We’re trapped in the timeline, and we’re exercising our agency to the hilt, meanwhile he’s tweaking the spacetime continuum the way a composer tweaks the score of a master symphony he’s in the process of writing. In this composition, though, the entire orchestra gets to interact with the composer’s gigantic artwork by inserting their own themes and melodies. The future, then, would be both dynamic and static. That’s how I see it. God definitely knows the future, and we’re completely free to make our own choices. What seems to many people like a logical contradiction makes perfect sense in such a framework.]]>
If God lives outside of time and knows you are going to commit horrible crimes in 2017 (because he lives there too somehow) there is no amount of promptings or intervention he could try to change that fixed future. He couldn’t even kill you now (lest the future not be fixed after all) — he would just be stuck with the future he knows must happen. In such a scheme God becomes a powerless spectator (just like we would be) instead of a destiny-making participant in the present.]]>
You bring up a great point for your case with prophesies. I might guess that what they were shown was a representation of the future and not an actual future. And that perhaps part of the reason they were forbidden to tell us what they saw is because it might change.
The coercion of God is not the issue. The issue is whether or not we are able to choose any differently than we are choosing. I have heard others argue that we can still be held accountable for who we are regardless of whether or not we have destiny shaping free will. I don’t like it, but it is better than saying absolute forknowledge and robust free will are compatible in my opinion.]]>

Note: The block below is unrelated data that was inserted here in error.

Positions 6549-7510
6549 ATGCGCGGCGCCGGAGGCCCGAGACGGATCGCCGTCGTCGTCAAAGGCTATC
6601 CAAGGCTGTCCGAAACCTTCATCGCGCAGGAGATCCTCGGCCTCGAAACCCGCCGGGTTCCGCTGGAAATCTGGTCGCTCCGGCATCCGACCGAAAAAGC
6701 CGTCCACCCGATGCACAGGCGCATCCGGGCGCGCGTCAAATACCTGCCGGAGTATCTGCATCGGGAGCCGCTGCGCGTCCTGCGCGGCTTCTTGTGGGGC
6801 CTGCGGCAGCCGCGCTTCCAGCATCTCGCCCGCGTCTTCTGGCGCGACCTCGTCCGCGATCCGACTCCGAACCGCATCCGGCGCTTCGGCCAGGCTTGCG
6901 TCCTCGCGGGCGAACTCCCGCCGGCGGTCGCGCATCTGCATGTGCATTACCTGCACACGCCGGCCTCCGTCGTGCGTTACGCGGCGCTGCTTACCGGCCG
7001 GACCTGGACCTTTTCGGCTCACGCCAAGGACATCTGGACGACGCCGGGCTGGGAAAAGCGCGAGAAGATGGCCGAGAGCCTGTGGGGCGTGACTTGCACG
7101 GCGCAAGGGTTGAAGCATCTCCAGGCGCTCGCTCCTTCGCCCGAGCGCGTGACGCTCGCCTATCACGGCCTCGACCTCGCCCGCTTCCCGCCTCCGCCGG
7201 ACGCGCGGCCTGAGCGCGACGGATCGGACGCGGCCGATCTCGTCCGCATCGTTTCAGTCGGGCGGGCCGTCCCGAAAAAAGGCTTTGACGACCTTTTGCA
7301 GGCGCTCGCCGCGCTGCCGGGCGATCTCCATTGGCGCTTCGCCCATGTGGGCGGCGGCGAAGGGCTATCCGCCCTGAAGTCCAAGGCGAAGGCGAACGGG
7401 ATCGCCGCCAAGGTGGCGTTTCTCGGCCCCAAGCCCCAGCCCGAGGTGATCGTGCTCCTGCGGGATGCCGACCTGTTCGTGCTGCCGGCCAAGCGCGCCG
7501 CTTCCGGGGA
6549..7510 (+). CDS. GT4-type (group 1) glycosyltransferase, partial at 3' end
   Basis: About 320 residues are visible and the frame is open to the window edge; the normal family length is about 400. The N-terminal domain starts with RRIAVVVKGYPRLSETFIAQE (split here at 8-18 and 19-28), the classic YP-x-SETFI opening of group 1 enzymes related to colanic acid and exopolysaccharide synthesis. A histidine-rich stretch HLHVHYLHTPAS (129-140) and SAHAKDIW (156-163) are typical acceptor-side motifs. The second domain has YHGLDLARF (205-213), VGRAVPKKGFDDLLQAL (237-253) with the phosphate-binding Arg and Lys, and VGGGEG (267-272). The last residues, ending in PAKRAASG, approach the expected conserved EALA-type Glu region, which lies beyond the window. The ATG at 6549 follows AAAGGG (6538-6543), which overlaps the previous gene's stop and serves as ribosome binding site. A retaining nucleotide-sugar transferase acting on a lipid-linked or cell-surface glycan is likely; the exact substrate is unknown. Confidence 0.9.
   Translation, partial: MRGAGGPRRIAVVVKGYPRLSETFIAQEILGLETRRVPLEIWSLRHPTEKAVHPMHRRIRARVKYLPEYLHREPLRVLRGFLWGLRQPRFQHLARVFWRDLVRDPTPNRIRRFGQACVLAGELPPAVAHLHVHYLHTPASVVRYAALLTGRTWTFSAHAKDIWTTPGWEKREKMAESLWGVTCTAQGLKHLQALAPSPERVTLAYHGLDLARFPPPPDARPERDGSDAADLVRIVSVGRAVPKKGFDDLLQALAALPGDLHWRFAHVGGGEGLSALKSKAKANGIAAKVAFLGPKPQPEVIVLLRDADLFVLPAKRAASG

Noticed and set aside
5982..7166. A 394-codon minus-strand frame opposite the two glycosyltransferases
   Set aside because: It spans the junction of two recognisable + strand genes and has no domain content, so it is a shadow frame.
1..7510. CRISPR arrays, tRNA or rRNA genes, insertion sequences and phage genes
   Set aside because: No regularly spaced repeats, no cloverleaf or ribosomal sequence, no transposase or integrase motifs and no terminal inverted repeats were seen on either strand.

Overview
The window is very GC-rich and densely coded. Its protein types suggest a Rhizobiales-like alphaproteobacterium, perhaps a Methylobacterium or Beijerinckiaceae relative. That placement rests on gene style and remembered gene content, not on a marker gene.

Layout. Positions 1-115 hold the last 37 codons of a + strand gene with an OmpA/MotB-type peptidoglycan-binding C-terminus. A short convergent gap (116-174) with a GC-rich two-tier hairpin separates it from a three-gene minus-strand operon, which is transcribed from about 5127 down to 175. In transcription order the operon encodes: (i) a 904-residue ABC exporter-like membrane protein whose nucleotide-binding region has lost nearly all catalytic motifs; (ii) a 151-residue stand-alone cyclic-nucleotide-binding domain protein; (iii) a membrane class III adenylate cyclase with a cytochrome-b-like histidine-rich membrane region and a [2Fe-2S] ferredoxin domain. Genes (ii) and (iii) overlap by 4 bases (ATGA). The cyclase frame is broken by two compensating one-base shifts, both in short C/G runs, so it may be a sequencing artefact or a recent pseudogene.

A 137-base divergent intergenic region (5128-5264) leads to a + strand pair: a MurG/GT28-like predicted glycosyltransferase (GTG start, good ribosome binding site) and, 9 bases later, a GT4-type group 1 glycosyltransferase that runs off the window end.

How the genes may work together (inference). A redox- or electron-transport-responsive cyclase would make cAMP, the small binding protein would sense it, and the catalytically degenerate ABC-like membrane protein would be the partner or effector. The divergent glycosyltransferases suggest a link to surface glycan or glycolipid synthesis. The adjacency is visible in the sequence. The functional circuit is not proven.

God must be outside of what we perceive as time. We have scriptural references to his time being endless and eternal. We are told that God knows the past, present and future (although what “knows” actually means is obviously up for debate). There must be some mechanism for getting “outside” of time spiritually as well, as we have records of prophets being shown visions of what would happen to men millenia in the future. Interestingly, they were forbidden to tell us what what they say in most cases, but it does appear they were also able to see a time line into the future.
#24: I would still argue that God knowing what we will do doesn’t force us down that path, even if he knows that that path is. He just knows that that is what we will choose.
And in any event, whether we have “true” free will or just an “illusion” of free will, I would argue that it doesn’t matter. We are all born into different circumstances. It doesn’t really matter our situation, but we are to learn how to choose correctly in what we are given. We will also be judged by God by our choices. So, if the point of all this is to help us learn how to choose to be more like God, as long as we have that choice (even if just an illusion) we still have that choice.]]>
The real issue, from a free will perspective, is whether or not we have real, destiny shaping, livertarian freedom. If the future exists in any concrete form, and is knowable to God or anyone else, then we are not really free in the libertarian sence. We are incapable of doing anything other than what it is known we will do. We may have a sensation of freedom, and God may not be coersing us, but that does not define free will.
What you seem to be pushing for might be called hypothetical free will or something, but it is not destiny shaping.
This would be EXPECIALLY true if God were outside of time. Your explanation of God being outside of time makes things even worse for free will, not better.]]>